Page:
The University of Oxford candidate, led by Sarah Gilbert, might be through human trials in September. AstraZeneca has lined up agreements to produce 2 billion doses. Could this be the one?

In April, Sarah Gilbert’s three children, 21-year-old triplets all studying biochemistry, decided to take part in a trial for an experimental vaccine against Covid-19.

It was their mother’s vaccine—she leads the University of Oxford team that developed it—but there wasn’t a big family talk. “We didn’t really discuss it as I wasn’t home much at the time,” Gilbert told me recently. She’d been working around the clock, as one does while trying to end a pandemic, and at any rate wasn’t worried for her kids. “We know the adverse event profile and we know the dose to use, because we’ve done this so many times before,” she says. “Obviously we’re doing safety testing, but we’re not concerned.”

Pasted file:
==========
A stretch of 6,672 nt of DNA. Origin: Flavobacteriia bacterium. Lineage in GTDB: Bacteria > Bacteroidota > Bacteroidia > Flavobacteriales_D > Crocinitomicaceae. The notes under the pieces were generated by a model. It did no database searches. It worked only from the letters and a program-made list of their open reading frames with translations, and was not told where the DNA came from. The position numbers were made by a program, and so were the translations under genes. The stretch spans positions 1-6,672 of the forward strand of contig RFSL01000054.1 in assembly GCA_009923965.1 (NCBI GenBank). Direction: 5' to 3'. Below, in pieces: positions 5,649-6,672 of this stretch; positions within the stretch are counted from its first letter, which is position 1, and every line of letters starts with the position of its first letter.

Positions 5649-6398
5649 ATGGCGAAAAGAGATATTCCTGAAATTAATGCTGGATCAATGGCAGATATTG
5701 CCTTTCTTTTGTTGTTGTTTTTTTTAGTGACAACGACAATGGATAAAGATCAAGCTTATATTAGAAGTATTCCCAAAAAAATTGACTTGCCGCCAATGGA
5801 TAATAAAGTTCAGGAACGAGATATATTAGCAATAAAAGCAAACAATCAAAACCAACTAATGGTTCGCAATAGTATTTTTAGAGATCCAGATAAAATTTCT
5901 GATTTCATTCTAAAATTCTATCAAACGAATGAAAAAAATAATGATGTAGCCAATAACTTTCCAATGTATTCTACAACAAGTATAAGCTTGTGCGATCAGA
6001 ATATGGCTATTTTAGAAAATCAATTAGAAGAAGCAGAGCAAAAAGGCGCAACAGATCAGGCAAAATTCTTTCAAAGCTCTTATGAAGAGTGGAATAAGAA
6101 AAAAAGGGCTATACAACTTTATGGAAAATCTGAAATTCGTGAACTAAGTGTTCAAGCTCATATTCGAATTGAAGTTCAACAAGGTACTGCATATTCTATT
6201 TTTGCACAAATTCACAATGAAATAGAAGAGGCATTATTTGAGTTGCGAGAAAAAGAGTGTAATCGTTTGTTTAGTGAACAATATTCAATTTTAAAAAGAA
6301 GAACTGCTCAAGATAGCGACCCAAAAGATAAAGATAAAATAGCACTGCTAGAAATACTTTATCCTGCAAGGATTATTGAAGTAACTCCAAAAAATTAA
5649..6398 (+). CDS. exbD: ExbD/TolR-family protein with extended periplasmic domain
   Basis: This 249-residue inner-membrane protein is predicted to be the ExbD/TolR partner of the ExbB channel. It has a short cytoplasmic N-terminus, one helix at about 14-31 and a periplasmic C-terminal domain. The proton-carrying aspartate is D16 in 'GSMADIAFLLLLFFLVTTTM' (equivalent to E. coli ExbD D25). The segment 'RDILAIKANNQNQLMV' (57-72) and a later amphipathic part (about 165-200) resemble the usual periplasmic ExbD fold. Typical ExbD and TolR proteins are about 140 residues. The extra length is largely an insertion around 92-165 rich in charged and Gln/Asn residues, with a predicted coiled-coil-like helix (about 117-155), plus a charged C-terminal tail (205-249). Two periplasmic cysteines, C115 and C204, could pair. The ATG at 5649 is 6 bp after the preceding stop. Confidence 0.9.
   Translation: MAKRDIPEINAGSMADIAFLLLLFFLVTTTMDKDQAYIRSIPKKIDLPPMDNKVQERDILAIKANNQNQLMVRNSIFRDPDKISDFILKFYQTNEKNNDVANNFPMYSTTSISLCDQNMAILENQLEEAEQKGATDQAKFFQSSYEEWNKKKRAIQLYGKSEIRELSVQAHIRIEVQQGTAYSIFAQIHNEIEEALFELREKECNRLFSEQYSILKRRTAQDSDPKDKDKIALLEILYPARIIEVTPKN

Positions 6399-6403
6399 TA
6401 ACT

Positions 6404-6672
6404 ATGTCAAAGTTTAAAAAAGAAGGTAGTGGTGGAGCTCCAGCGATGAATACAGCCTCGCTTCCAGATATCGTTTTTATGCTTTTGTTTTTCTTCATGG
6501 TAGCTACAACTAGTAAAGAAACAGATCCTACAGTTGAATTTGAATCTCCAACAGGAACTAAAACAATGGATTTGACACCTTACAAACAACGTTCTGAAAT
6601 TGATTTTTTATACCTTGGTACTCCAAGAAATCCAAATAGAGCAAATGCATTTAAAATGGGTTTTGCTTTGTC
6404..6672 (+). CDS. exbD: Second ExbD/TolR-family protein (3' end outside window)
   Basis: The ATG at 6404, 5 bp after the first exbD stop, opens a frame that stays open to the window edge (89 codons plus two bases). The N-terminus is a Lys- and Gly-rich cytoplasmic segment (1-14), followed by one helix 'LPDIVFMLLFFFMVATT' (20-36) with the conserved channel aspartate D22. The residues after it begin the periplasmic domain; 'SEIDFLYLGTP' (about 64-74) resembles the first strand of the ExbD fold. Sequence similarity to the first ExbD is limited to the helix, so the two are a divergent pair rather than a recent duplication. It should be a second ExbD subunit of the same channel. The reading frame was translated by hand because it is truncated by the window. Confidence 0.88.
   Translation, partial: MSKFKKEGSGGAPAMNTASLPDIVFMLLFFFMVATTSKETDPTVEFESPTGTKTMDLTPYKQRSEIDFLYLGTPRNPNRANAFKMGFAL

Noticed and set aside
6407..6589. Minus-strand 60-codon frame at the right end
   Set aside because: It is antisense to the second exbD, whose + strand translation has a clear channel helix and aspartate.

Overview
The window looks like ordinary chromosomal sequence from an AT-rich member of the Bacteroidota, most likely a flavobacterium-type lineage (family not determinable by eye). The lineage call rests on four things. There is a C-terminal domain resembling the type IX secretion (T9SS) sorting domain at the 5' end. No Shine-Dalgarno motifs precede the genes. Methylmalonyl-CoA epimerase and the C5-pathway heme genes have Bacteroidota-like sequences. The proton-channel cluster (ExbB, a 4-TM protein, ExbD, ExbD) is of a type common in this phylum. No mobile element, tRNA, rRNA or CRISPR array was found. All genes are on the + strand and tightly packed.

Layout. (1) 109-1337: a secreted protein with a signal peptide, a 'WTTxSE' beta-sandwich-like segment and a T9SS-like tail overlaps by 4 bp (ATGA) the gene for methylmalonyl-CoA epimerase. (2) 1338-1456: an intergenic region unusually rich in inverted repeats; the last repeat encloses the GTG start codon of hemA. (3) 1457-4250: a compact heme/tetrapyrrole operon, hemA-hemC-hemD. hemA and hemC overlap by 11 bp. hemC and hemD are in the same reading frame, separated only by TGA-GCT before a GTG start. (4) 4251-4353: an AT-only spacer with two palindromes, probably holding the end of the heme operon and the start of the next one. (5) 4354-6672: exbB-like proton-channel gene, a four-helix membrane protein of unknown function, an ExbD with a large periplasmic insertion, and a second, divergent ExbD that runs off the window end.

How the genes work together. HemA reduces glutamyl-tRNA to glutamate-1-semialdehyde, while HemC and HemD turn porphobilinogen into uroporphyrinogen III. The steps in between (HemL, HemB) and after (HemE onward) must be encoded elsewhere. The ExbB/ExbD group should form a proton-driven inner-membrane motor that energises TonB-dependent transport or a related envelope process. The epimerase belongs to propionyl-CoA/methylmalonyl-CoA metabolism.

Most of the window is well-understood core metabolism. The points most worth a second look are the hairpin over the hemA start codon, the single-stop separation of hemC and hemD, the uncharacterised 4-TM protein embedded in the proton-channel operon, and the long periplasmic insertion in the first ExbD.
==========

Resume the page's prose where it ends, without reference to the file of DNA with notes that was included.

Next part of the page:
With safety low on her list of worries (her triplets are fine), Gilbert is focused on quickly determining how effective the vaccine will be and how it will be made. In April, Oxford struck a deal with British pharmaceutical giant AstraZeneca Plc to spearhead global manufacturing and distribution and help run more trials around the world. AstraZeneca has agreed to sell the vaccine on a not-for-profit basis during the crisis if it proves effective and has lined up deals with multiple manufacturers to produce more than 2 billion doses.

Read full article here.

Stephanie Baker – Bloomberg Businessweek – July 14, 2020.

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